What to look for when buying a used XR600?

Hey guys, great thumper community you have here. I have found great information using the search feature but still have a couple of questions. I'm looking into buying an XR600 already dual sported. I'll ride it out at Ocotillo and other places until my truck is desert worthy. Anyway, I've seen this page with guidance on buying used, and searching the forums, I've found that I need to look for frame cracks around the seat and frame gussets. My question is, what else, if anything, should I look for when I go for a test ride. Any other known problems on the mid to late '90s 600's? Is there anyway to tell if the valves have been adjusted properly and at the correct intervals? How can I tell if the bike is properly jetted? All suggestions are greatly appreciated, as I've never actually owned a bike.

I haven't ridden in a couple of years (used to ride my neighbor's xr400 and 100 out at Ocotillo), but I'm 6'3, 175, and I think that the XR600 will be perfect for me to get back into trail/desert riding. Does it seem like this bike will suit my skill level and riding terrain? Thanks for any help. :)

Before I bought mine I took it to the local Honda dealership and had a mechanic take a look at it. All he did was look at the obvious things such as brakes, tires, etc.. He cranked it over and listenned to the engine and informed me that everything looked good.

For about thirty dollars they can look at valve clearances and other things you would like to check. Thirty bucks for some piece of mind when you go to purchase the bike.

As far as the XR, I would not have any other. I am very impressed with it. :)

Ask the guy what he did for regular maintenance. If he took care of the bike then you find a greasy Honda shop manual laying on his bench.

Heat stress was a big factor on the XR-600. If they got hot to do some damage watch out for problems in the motor. After about 10 to 12K miles the lower ends give out and start shifting funny and skiping gears, jumping out of gear. I've heard the boil over point on the 650 is still 100 degress less that the normal operation tempature of the 600. So you can imagen the bike will take some abuse under load or jetted lean. I really liked my 600, despite its weight it worked well in tight single track as long as you kept your speed up and air flowing over the motor. Great trail/desert bike that you can push hard and a seat that was designed by Lazyboy. Good luck.

My advice isn't specifically about buying an XR600, but usually there are a few things to look for; Check the obvious things, chain and sprockets, tyres, general appearance of the bike, but also see if the filter is clean and oiled, chain lubed, fresh looking engine oil etc. Listen to it run, test ride and listen for any unusual noises or clunks in the suspension linkages or headstem area.If it has a filthy filter, dirty chain, black oil etc, i'd keep looking. Also if you are in his garage, check the condition of any other bikes or even his car, and try and gauge if his vehicles are maintained well or not. I would also check all the fasteners on the bike, it can be a PITA to find bolts or screws with rounded heads or chewed up screwdriver slots. Don't be afraid to walk away from a bike that doesn't seem quite right, it probably isn't. Good luck. :)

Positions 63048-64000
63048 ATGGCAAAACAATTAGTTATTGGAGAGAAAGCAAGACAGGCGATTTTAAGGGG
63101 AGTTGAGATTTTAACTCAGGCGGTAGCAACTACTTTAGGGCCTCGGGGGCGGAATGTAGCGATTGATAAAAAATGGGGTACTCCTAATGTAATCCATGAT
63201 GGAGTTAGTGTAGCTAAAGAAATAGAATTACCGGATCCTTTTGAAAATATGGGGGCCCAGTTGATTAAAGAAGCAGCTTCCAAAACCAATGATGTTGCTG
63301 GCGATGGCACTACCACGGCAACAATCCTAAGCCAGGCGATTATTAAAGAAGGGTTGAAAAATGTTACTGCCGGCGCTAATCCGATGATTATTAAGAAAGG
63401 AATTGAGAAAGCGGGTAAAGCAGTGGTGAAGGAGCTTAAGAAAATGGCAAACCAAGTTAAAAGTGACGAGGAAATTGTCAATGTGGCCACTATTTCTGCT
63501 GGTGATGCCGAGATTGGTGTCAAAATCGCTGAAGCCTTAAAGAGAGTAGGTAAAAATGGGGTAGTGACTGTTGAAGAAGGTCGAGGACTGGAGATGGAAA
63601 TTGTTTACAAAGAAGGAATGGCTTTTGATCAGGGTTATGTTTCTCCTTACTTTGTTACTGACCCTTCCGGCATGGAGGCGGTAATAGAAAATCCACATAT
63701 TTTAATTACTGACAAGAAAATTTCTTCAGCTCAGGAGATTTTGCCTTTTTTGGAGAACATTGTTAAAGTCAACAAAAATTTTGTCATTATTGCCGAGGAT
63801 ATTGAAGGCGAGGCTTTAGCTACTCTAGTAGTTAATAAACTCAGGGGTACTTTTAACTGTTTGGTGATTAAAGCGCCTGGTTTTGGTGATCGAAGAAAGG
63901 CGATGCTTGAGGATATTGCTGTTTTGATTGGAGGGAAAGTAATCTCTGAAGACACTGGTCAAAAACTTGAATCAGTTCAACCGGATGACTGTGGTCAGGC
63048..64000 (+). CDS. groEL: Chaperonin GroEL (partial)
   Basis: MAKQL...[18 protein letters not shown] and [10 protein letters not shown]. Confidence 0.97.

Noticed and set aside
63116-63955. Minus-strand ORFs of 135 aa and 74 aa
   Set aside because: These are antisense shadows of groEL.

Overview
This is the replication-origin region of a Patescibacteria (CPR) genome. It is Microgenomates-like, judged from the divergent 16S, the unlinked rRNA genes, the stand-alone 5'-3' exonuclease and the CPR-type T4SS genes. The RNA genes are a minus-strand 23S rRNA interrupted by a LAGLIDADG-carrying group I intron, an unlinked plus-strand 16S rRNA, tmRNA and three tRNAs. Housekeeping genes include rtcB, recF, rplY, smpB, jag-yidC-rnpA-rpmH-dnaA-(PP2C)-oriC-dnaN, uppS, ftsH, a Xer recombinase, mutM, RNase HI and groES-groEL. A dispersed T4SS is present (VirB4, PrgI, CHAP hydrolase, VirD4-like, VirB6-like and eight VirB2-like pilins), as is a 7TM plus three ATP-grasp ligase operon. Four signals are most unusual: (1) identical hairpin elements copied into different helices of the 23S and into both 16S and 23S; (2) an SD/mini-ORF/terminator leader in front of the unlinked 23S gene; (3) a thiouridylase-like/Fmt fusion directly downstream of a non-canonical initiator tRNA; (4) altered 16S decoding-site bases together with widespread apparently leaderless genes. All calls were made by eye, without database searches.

They did change through the years. The last revision is the 96 year. Something very slight in the cases if I remember right. Nothing major. But early 90s got dual disc, then the cartridge forks.


The later the better. Most of them have been used, so inspect the lower frame. If it is dented up a bit, that is normal. You can always use that for a bargaining chip to lower the price. Any mods like suspension and brakes is a bonus on a used bike.

3rd gear was very weak in the mid 80s bikes and still showed up a bit in some motors through the years. Since it is a heavy bike, levers break easily, bars bend easy and you will find some bent front axles on them.

Basically look the bike over. If you can start a 600 easily, you will know the difference from a good running unit or poor unit.

My advice after you get the bike is to first install an edelbrock carb (solves all the hard starting, coughing and stalling issues of the bike) and then a SRC fork brake ( keeps the bike sold, no problems with ruts and tightens up the steering). You will spend $600 for those 2 items, but worth every penny on that bike. Other than that ride the bike, change the oil and filter often. I used Amsoil 0w-40 oil in my bike. It is the only only that lasted longer than 1 ride as those motors are tough on oil! Installing SS lines for the brakes helps to slow it down also.

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